Joseph Mallord William Turner

Dover Castle from Shakespeare Cliff


In Tate Britain

Prints and Drawings Room

View by appointment
Joseph Mallord William Turner 1775–1851
Watercolour on paper
Support: 257 × 178 mm
Accepted by the nation as part of the Turner Bequest 1856
Turner Bequest CCII 18

Display caption

This sketchbook, which Turner seems to have used around 1822 in conjunction with a journey along the southern coast of England, contains twenty-two watercolour studies similar to this opening. This subject is a preparatory stage in the design of a watercolour of Dover engraved in May 1826 as the penultimate plate for the 'Picturesque Views on the Southern Coast of England'.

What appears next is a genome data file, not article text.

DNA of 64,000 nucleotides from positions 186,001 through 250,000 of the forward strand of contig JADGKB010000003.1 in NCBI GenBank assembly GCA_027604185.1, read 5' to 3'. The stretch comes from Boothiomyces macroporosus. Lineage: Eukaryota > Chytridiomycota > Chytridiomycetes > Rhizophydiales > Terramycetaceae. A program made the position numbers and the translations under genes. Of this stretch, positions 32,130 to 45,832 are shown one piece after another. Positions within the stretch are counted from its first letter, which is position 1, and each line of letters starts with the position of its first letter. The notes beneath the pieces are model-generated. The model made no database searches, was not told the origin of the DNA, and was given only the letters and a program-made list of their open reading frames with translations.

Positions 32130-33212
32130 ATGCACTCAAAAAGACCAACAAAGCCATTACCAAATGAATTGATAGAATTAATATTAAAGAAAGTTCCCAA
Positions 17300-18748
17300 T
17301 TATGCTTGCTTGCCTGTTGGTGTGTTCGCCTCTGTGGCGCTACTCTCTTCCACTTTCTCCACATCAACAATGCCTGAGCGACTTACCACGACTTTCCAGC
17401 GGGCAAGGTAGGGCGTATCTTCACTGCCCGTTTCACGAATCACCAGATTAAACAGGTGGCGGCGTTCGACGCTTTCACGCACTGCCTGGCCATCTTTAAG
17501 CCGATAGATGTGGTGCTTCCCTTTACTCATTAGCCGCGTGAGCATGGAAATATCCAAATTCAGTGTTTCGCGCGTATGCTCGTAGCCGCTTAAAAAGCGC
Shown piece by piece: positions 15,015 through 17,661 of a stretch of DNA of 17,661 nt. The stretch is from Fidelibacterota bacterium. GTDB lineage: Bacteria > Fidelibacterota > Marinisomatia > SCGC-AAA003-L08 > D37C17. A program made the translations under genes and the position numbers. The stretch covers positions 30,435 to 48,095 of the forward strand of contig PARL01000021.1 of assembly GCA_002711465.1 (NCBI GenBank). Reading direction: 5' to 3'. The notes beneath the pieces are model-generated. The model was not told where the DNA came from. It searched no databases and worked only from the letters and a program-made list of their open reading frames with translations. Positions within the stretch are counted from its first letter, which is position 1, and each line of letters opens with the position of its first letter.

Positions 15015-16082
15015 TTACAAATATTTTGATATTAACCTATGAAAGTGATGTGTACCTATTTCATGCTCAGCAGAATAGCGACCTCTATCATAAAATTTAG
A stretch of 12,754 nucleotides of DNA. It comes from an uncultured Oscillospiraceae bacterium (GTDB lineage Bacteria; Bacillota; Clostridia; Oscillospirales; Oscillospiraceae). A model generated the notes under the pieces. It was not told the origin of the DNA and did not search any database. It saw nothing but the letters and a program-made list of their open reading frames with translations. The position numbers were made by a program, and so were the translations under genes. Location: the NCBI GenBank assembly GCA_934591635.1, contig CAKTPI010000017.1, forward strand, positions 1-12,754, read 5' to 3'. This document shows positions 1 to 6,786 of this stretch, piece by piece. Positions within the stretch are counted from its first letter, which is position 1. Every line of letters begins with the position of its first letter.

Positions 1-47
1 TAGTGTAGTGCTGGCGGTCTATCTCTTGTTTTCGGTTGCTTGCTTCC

Gallery label, August 2004

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Catalogue entry

Alexander Finberg and Turner scholar Andrew Wilton have exhibited this watercolour as a study for the Ports of England view of Scarborough (Tate D18142; Turner Bequest CCVIII I), where it is in fact a view of Dover.1 Along with the colour sketch on folio 13 (Tate D17732; Turner Bequest CCII 13), Ian Warrell writes that this drawing formed the basis of the design of the penultimate plate of the 1826 Southern Coast series (for a list of Tate impressions see folio 13).2
The viewpoint is the earthworks below Shakespeare Cliff. The castle atop the headland, bathed in a radiant morning light, is defined chiefly by blue shadow. Turner has applied multiple layers of translucent wash, which blend in gentle gradations and lend a prismatic, hazy effect.
Wilton 1979, p.387, no.751.
Warrell 1991, p.35, no.17.
Inscribed in pencil ‘CCII–18’ bottom centre and again in a different hand towards bottom left.

Alice Rylance-Watson
March 2013

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